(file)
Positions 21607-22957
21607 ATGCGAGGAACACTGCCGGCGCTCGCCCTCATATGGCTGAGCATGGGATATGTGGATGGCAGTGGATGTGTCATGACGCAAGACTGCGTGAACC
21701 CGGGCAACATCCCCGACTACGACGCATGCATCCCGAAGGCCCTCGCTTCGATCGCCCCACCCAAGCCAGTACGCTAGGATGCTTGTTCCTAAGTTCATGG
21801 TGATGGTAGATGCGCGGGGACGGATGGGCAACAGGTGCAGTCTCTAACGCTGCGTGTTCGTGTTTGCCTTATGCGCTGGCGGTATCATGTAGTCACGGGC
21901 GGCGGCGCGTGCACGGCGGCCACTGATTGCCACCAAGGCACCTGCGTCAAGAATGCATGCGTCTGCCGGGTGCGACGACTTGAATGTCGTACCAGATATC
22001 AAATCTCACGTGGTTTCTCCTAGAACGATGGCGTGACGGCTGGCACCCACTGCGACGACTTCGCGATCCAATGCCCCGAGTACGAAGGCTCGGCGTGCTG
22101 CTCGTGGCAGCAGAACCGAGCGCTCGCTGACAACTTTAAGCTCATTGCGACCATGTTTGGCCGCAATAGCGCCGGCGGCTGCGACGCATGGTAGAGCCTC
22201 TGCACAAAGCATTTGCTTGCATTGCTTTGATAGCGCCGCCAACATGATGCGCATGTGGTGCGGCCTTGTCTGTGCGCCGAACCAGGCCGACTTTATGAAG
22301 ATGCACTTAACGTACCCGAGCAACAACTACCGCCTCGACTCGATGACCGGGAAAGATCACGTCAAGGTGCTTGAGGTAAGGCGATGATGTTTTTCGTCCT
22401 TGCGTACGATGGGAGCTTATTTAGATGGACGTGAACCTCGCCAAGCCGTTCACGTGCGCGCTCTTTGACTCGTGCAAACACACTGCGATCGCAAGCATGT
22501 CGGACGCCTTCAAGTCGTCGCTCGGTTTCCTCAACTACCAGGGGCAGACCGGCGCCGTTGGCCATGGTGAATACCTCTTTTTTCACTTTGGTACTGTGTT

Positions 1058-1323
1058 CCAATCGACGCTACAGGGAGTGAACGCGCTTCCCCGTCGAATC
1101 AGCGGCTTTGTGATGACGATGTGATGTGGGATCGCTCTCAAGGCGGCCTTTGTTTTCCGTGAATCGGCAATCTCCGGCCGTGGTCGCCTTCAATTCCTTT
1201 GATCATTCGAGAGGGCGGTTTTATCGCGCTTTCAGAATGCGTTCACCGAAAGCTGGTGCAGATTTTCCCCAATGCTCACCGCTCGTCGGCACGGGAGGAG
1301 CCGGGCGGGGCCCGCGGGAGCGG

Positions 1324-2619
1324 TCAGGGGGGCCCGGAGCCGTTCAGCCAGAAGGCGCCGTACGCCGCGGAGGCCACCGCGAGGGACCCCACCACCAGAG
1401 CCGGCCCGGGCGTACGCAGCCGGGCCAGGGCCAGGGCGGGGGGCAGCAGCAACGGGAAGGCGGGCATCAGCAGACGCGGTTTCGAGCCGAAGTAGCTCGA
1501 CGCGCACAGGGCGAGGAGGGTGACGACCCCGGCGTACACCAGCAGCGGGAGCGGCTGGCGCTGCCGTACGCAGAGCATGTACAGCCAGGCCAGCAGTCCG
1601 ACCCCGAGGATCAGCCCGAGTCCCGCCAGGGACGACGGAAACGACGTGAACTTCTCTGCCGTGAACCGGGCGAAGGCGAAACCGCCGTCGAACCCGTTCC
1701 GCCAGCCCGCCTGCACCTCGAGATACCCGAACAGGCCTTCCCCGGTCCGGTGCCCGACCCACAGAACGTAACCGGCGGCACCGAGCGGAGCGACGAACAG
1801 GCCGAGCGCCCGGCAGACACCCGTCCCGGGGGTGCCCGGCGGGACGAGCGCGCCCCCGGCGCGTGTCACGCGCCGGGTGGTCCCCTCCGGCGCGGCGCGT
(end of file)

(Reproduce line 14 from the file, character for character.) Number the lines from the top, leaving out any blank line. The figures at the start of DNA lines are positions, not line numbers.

1101 AGCGGCTTTGTGATGACGATGTGATGTGGGATCGCTCTCAAGGCGGCCTTTGTTTTCCGTGAATCGGCAATCTCCGGCCGTGGTCGCCTTCAATTCCTTT